Uplifting all your favorite possessions and travelling to a new country is something exciting; it will change your life, but it’s impossible to predict how or in what direction. You’ll mix challenge with adventure, but if you’re well-prepared for the move, the fun will totally outweigh the logistical and bureaucratic obstacles.
Our committed team at Housing Anywhere has taken steps to virtually guarantee an easy start to your life abroad by creating this guide for you. It covers big tasks - like sorting out your health insurance and finding housing in Gothenburg - to advice on places to go and things to see around the city.
Use the guide to familiarize yourself with Gothenburg and Swedish culture before you go out, and, other than the language, you’ll blend right in! If you can effortlessly navigate the public transport system without even speaking Swedish, you’ll be off to a great start.
Enjoy every minute of your time in Gothenburg!
Gothenburg was officially founded some 400 years ago, in place of Nya Lödöse, which was the settlement occupying this Swedish land beforehand. Once a seaside town which dabbled in industry, it is now an innovative and modern Swedish city, though you remember its seafaring roots in the delicious seafood cuisine served all over the city.
In fact, Gothenburg is home to Scandinavia's largest fish market down at the harbour, and you should definitely check that out while you’re here! It is quite a technological part of Sweden, home to Volvo (where it was founded in the 1920s) as well as the Chalmers Technical University.
Home to over 500,000 people in the urban area alone, Gothenburg is bigger than you might expect. It’s a stunning coastal city and the people are exceptionally friendly (a common factor among Swedes) so you’re bound to have a great time there!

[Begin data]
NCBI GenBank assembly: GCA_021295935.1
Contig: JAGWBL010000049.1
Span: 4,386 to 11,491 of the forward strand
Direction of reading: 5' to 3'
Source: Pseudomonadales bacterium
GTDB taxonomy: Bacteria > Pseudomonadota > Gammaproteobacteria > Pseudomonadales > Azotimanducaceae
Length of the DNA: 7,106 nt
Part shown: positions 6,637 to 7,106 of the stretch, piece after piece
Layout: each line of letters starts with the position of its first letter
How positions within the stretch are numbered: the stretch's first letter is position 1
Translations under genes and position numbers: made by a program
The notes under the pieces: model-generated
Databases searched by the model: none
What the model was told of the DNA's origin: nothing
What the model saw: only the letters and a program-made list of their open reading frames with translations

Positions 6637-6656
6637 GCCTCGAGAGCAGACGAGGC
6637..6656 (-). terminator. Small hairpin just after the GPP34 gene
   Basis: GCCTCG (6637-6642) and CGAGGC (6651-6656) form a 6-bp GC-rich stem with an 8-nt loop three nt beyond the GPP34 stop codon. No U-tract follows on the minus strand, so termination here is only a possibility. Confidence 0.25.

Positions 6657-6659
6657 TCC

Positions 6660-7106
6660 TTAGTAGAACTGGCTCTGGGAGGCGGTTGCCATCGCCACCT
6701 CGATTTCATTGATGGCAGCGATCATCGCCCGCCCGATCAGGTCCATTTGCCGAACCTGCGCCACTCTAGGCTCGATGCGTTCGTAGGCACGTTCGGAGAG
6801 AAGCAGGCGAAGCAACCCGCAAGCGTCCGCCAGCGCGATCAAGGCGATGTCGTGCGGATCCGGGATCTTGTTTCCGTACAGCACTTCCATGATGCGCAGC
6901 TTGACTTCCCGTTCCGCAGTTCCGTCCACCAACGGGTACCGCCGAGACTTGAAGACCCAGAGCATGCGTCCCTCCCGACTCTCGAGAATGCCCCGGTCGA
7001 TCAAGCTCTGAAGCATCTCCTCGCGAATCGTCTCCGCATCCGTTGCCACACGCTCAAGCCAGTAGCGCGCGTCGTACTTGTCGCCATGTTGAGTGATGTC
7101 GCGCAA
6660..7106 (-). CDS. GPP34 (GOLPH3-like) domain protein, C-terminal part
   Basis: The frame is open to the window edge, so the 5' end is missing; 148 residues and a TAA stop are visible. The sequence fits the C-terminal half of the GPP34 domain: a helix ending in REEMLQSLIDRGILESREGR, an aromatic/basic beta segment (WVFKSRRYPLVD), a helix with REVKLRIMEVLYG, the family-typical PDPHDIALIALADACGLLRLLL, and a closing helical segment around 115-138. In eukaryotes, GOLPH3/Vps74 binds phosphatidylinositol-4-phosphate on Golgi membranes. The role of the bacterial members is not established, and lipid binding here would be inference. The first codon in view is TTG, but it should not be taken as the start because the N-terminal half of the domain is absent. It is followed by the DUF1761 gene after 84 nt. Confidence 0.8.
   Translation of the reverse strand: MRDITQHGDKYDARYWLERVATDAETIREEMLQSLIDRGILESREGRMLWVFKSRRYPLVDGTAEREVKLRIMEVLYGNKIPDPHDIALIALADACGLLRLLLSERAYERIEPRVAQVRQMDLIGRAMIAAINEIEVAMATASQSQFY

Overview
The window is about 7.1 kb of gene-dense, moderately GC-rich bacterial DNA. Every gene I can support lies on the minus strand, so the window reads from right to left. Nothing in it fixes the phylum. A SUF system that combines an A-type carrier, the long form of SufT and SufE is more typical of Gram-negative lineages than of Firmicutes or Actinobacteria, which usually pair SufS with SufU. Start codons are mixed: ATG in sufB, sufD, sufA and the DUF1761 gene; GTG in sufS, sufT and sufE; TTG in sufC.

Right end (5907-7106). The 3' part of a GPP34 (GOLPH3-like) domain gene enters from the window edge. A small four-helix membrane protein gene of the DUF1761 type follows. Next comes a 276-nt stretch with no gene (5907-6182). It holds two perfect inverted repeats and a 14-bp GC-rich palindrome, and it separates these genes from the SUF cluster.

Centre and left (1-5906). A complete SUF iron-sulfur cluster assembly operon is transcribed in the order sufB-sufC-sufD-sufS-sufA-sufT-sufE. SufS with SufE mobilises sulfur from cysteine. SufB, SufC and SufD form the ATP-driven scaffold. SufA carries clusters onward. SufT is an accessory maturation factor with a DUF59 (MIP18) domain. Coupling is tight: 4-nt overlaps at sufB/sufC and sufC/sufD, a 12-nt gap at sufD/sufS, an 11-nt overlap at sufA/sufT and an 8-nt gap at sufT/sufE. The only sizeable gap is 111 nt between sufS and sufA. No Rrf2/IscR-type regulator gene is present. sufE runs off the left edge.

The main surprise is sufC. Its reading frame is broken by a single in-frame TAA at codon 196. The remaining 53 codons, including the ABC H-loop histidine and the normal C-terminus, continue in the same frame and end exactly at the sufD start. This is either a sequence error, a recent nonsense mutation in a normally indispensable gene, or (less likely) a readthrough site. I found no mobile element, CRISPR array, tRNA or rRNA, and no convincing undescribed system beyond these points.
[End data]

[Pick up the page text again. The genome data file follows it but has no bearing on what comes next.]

The official language is of course Swedish, though a vast number of the population are fluent (or at least competent) in English as well. It is one of those countries where learning the local language is actually quite difficult, as the response invariably comes back to you in English. Not in a rude way, but just because it makes things simpler. You should still try to learn, and ask people to talk to you in Swedish where possible.
There are proper seasons in Gothenburg, with crisp and cold winters leading to warm, sunny summers. As a coastal city it also rains a fair amount, but you get used to carrying a jacket with you and learn to forget about it.
Temperatures will drop below freezing over the winter, but only by 4-5oC at its lowest. It’s not like Northern Sweden where the temperature is dropping 20-30oC below freezing! Locals will tell you the water becomes "swimmable" in summer, but that’s a matter of opinion - it’s still way too cold for me!
There are various public holidays around Sweden, both national and regional. Some days - like the hugely celebrated Sweden National Day on June 6th - are eagerly anticipated all year, while others are just good excuses from a day off work. Check the table below for all the national holidays during your time in Sweden.
Gothenburg is known as "Little London" as a result of the many philanthropic, wealthy Brits who made their fortune in trade with the city and who eventually donated much back.
With over 500,000 inhabitants in the city, it is the second-largest in Sweden.
The mythical, poetic story of Beowulf is said to be from the Gothenburg area.
Gothenburg is twinned with 14 other cities around the world, including some from Europe, Somalia and South Africa.
You can travel to Gothenburg by ferry from the UK, Denmark and Germany.
Gothenburg’s Old Town (Haga) still features wooden houses and 19th century stores and cafes!